One issue came up on the track, though. A few times, steering weight changed significantly as if power steering stopped working and it felt like the steering wheel was being tugged in the opposite direction. When the issue came up, it lasted for less than a second. At first I thought that stability control may not be full defeat-able, although it should be on the Boss 302. I thought it may be trying to correct my steering angle or heavily applying the brakes on one side but whenever it happened, there was no loss of traction so stability control shouldn't even intervene. Plus, I've had stability control kick in before in different cars and it did not feel that way. I was finally assured that it was a problem when "Service AdvanceTrac" came on. I will get the car checked at the dealership as soon as I'm back.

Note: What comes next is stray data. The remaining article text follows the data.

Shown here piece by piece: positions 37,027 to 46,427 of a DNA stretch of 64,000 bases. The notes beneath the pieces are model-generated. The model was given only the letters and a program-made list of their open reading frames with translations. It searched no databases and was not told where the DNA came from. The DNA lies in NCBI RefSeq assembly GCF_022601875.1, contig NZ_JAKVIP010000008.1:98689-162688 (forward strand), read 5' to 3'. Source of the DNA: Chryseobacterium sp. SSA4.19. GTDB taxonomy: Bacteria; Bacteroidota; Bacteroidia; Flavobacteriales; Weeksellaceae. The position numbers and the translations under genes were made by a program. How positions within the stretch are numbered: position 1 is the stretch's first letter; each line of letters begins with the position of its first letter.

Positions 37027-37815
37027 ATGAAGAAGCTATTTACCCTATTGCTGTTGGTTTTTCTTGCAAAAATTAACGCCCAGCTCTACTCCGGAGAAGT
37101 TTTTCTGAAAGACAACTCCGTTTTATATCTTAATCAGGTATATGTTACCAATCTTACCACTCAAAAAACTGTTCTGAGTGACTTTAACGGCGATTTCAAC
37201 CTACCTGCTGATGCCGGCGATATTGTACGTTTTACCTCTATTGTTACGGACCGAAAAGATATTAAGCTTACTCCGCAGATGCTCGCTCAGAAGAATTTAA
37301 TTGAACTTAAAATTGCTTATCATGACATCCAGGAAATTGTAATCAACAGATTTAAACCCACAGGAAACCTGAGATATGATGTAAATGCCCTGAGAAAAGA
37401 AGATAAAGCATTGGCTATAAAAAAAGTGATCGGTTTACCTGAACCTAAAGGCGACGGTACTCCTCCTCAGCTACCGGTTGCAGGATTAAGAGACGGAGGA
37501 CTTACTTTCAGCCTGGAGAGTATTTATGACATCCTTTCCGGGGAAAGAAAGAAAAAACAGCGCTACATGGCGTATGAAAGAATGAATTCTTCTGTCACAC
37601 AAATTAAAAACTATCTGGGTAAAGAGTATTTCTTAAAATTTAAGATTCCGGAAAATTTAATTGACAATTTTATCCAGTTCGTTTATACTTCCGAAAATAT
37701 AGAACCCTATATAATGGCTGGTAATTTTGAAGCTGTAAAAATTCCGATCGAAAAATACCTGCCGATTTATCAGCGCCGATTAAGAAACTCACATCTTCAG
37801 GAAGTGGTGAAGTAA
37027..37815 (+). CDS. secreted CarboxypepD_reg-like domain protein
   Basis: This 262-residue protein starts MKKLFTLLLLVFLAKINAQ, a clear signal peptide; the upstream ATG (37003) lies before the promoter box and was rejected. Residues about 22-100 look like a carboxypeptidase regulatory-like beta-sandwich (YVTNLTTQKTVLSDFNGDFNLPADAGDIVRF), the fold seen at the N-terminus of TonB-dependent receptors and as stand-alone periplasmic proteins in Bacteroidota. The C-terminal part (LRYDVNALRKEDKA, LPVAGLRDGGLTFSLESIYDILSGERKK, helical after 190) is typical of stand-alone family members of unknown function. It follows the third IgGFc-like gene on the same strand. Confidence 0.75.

Aside from that minor hiccup, the car held itself on the track like a champ, as usual. Loads of fun and grin-inducing attitude. Hopefully, the issue will be fixed before the next lapping day on July 1st. Check back for more updates!


Comments

  1. You’re getting off to a good start. Disappointing that your car had to encounter a problem. But in my opinion, it’s an advantage for you. Since you found out the problem immediately, you were able to fix the problem by sending it to the repair center. I hope it works well now! -- Joellen Cirilo @ YoungsCollision.com

    ReplyDelete
    Replies
    1. Thanks Joellen. It turned out to not be a malfunction - more about that in the post about the car.

      Delete

Post a Comment

Popular posts from this blog

Michelin Pilot Super Sports vs Firestone Firehawk Indy 500 - Street Review